2. “On a new Species of Giant Cuttle-Fish, (Architeuthis kirkii),” by C. H. Robson. Communicated by Dr. Hector. (Transactions, p. 155.)
3. “On the Earth-worms of New Zealand,” by W. W. Smith. (Transactions, p. 123.)
4. “On the Track of a Word,” by E. Tregear. (Transactions, p. 482.)
5. “Additional Information concerning the Eruption at Rotomahana,” by Dr. Hector. Illustrated by photographic views taken by Mr. C. Spencer.
Dr. Hector stated that the curves registered by the barographs or self-registering barometers at Auckland, Rotorua, Wellington, Lincoln (Christchurch), and Dunedin, had been received, and showed curious modifications, which might throw some light on these eruptions. The Lincoln barometer showed on the 21st May, at 3 p.m., a very marked indentation, that reappeared on many days at intervals of twenty-four hours. A similar, but inverted, notch was noticed on the 24th at Rotorua, and for some days subsequently, but was wanting at other places. A still more curious fact was, that further notches had appeared on the 28th June and the 1st July, (after the eruption), at Lincoln, which made him doubt any possible connection between these curves of the barograph and our New Zealand eruptions. He pointed out that at the time of the Sunda eruptions, in 1883, such disturbances in the atmospheric pressure were noticed here and at other places, and suggested that possibly the recent eruptions of Etna, or some outbreak of Mounts Erebus or Terror, in the Antarctic Continent, might have something to do with the matter.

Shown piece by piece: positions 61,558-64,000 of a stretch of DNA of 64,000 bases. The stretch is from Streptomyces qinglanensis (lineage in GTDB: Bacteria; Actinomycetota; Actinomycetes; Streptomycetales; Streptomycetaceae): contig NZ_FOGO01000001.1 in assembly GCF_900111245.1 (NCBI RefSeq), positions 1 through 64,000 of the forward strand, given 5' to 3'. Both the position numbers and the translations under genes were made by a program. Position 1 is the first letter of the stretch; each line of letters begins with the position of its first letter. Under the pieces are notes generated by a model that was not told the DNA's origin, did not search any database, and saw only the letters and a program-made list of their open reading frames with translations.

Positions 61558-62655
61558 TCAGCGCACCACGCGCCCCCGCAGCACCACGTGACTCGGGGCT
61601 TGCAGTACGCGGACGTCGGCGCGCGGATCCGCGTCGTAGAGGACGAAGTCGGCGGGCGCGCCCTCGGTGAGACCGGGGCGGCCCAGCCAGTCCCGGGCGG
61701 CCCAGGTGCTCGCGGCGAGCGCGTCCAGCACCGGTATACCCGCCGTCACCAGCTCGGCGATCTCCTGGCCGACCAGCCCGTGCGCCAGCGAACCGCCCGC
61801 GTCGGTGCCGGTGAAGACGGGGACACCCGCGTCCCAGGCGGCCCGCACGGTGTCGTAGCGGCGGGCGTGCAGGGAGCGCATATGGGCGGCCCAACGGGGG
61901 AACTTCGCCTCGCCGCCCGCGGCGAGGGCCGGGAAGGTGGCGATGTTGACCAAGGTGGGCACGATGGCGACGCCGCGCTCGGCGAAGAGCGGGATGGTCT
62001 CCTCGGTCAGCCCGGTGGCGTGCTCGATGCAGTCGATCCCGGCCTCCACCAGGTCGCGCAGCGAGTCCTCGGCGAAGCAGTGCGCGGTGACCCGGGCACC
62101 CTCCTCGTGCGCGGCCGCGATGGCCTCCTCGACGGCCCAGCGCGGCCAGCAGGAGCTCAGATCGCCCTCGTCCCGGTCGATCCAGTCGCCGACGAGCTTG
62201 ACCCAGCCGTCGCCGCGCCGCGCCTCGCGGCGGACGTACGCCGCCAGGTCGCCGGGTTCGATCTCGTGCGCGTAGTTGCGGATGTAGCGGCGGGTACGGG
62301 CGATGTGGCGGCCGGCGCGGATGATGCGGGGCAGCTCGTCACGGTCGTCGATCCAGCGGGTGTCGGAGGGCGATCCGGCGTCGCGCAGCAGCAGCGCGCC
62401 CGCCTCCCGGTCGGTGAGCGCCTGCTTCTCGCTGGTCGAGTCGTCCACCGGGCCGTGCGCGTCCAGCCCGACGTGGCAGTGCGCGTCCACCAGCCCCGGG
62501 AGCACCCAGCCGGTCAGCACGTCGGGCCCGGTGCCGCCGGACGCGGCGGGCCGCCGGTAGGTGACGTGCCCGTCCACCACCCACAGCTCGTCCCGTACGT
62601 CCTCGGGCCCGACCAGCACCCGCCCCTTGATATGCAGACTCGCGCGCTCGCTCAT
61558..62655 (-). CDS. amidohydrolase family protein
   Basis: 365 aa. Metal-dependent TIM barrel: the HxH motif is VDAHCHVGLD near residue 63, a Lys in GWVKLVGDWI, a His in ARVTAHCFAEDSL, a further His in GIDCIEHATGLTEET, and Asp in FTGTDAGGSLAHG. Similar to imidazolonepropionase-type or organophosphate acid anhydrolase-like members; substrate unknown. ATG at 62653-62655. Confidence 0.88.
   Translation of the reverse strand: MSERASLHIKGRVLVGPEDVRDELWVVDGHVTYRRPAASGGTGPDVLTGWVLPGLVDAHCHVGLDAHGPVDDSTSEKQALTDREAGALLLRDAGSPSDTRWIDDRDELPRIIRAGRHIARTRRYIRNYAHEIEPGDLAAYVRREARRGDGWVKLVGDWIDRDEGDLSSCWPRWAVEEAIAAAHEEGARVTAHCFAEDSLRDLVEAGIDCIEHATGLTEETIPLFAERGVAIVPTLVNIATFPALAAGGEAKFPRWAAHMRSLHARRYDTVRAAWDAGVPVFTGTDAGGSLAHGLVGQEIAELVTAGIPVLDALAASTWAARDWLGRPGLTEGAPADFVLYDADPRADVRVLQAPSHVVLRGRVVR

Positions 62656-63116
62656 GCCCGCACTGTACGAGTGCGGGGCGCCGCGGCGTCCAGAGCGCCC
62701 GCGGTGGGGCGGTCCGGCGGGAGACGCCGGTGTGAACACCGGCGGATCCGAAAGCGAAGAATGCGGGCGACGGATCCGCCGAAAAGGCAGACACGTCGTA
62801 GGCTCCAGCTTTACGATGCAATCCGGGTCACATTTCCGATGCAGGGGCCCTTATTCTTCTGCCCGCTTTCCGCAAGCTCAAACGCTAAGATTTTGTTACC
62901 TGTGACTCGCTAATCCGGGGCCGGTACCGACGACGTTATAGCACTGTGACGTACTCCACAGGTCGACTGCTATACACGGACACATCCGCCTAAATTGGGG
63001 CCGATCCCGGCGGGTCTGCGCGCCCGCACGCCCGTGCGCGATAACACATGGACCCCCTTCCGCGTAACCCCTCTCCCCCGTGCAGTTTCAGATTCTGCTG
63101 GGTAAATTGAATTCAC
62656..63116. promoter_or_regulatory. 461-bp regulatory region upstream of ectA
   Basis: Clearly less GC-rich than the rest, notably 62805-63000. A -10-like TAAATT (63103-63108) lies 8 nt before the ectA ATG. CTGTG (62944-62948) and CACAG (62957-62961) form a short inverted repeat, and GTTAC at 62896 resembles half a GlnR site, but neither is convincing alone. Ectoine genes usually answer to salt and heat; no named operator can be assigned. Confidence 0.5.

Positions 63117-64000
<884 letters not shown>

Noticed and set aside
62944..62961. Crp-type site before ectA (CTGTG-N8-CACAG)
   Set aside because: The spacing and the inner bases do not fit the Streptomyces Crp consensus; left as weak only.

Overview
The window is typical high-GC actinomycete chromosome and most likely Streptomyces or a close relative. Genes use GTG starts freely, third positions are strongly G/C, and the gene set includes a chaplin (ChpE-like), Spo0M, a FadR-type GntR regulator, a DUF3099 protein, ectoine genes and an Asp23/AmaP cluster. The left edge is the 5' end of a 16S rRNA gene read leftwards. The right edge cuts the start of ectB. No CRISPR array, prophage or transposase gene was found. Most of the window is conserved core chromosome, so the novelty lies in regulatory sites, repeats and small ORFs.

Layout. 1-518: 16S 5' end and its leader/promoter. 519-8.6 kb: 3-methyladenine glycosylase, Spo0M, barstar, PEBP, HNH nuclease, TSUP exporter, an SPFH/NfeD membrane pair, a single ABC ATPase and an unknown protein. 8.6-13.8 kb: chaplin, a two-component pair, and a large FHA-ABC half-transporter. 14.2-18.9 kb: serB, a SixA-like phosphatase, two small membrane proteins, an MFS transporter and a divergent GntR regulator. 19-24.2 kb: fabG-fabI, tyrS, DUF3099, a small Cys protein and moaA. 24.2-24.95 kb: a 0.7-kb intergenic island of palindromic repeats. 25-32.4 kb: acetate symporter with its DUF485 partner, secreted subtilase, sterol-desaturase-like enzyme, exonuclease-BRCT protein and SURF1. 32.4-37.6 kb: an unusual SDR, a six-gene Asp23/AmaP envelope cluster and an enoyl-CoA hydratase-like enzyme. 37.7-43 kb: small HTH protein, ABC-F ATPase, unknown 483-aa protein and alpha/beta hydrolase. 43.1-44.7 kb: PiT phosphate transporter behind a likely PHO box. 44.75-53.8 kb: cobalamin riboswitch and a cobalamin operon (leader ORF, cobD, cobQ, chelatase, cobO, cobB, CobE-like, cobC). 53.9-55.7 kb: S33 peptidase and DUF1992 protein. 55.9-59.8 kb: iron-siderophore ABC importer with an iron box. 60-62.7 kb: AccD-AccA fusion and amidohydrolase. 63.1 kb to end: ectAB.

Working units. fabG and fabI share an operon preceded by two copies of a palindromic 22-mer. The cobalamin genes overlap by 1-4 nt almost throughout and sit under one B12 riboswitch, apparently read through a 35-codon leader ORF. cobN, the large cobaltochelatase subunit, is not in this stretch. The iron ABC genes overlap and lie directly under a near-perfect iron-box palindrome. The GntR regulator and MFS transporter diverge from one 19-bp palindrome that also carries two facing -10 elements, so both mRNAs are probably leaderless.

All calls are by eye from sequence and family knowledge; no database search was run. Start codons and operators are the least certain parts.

Exhibits.—Dr. Hector showed a new and valuable food fish, caught off the Island of Kapiti by Mr. S. H. Drew. It belongs to the genus Pimelepterus, all recorded species of which are confined to tropical seas; but Dr. Günther states in a private note that a fish of this kind caught in Sydney Harbour has been erroneously placed in the genus Pachymetopon. The name proposed for this new species is Pimelepterus drewii.
A specimen of Girella simplex, caught in the Wanganui River, also by Mr. Drew, was exhibited. This fish, Captain Gilbert Mair recognises as the true Parore of the Natives, which at certain seasons frequents the mangrove swamps in the North, and about the true nature of which there has been much uncertainty.